Conservation of the damaged areas. © Museum of Applied Art, Belgrade

Sewing the dress back to its original form. © Museum of Applied Art, Belgrade

The wedding dress on display after conservation. Photo: Veselin Milunovic

Detail of the dress. © Museum of Applied Art, Belgrade

 

Our Tumblr Ties the Knot: Curation about Marriage

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This month our Tumblr is co-curated by our partners Museum of Applied Art Belgrade and the Peloponnesian Folklore Foundation. Delving into their collections, their curation evolves around one of the most significant rituals in life: marriage, and the clothes and accessoires that give expression to it.

 

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Wedding photo of Danica Paligorić and Nikola Jorgovanović, an infantry major, with a groomsman; The Kingdom of Serbia, Niš, 1911; courtesy of Čedomir and Rastko Vasić from Belgrade. Wedding dress of Danica Paligorić kept in the collection of the Museum of Applied Art in Belgrade.

Marriage is an important fact in human life and accompanied by many rituals, most of which have a religious significance and cultural expectations, aiming to ensure the happiness of the newlyweds. Generally, marriage is preceded by the engagement period, which is dedicated to the promise of a happy marriage. Wedding ceremonies used to take  place on Sunday (until late 1980s where the wedding day often became Saturday), but preparations begin several months, if not years, before.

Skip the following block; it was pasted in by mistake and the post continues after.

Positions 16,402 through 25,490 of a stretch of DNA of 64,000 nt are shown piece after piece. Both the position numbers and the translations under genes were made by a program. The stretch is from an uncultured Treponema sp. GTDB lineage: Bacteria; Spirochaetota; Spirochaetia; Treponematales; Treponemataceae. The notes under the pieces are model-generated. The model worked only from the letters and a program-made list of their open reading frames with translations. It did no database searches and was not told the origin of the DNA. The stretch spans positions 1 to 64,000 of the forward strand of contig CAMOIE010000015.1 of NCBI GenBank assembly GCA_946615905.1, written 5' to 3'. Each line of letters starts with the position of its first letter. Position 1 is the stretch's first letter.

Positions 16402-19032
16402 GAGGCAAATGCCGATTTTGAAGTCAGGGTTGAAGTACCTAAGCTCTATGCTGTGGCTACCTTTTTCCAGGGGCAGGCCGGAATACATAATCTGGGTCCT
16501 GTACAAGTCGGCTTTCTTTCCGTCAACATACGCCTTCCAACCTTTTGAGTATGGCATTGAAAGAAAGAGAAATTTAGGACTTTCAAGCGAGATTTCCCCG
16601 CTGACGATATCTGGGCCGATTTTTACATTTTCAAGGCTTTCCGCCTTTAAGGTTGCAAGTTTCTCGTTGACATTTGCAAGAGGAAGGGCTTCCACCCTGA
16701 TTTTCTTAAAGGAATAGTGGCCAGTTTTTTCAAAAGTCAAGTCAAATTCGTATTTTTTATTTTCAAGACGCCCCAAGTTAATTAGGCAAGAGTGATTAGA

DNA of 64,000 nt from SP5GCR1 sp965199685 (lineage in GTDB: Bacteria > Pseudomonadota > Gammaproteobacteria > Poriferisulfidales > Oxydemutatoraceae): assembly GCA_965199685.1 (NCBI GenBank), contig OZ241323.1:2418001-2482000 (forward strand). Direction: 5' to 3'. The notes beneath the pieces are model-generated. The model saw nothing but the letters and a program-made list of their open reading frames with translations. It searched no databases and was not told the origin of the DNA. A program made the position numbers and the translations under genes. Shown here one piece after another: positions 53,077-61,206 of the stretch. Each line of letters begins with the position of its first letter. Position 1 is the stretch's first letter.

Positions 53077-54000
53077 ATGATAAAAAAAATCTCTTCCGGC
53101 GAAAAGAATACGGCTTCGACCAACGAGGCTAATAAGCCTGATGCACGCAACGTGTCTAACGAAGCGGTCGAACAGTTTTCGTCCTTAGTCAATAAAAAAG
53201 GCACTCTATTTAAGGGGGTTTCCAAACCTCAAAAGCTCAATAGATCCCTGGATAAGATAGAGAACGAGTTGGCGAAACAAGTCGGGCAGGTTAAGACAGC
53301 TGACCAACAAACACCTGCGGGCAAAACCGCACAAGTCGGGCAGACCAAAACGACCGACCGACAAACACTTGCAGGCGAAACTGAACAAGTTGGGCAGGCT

Especially, the wedding outfit has special significance for the bride and it is probably the most important garment a woman could ever wear. As it is chosen for such an important occasion it reflects the bride’s family wealth and social status, the change of technology, the shifts in the economy and also the fashion of the moment. It is usually made of delicate materials, finer fabrics, lace, jewels and has more exquisite workmanship than can be found in other dresses.

The Museum of Applied Art Belgrade and the Peloponnesian Folklore Foundation‘s bridal costume collections reflect a wide social range, from high society wedding gowns to simpler village wedding outfits. Most of them are donation from the wearer or their relatives whom often provide information about the wearer, whom she married, the date and the place of the marriage, the provenance, the maker. Original photographs were also given that show how the dresses were worn and accesorised. Although a lot of women chose to preserve their wedding dresses others altered them to evening style gowns.

Visit our Tumblr to discover these exquisite collections.

By Draginja Maskareli and Angeliki Roumelioti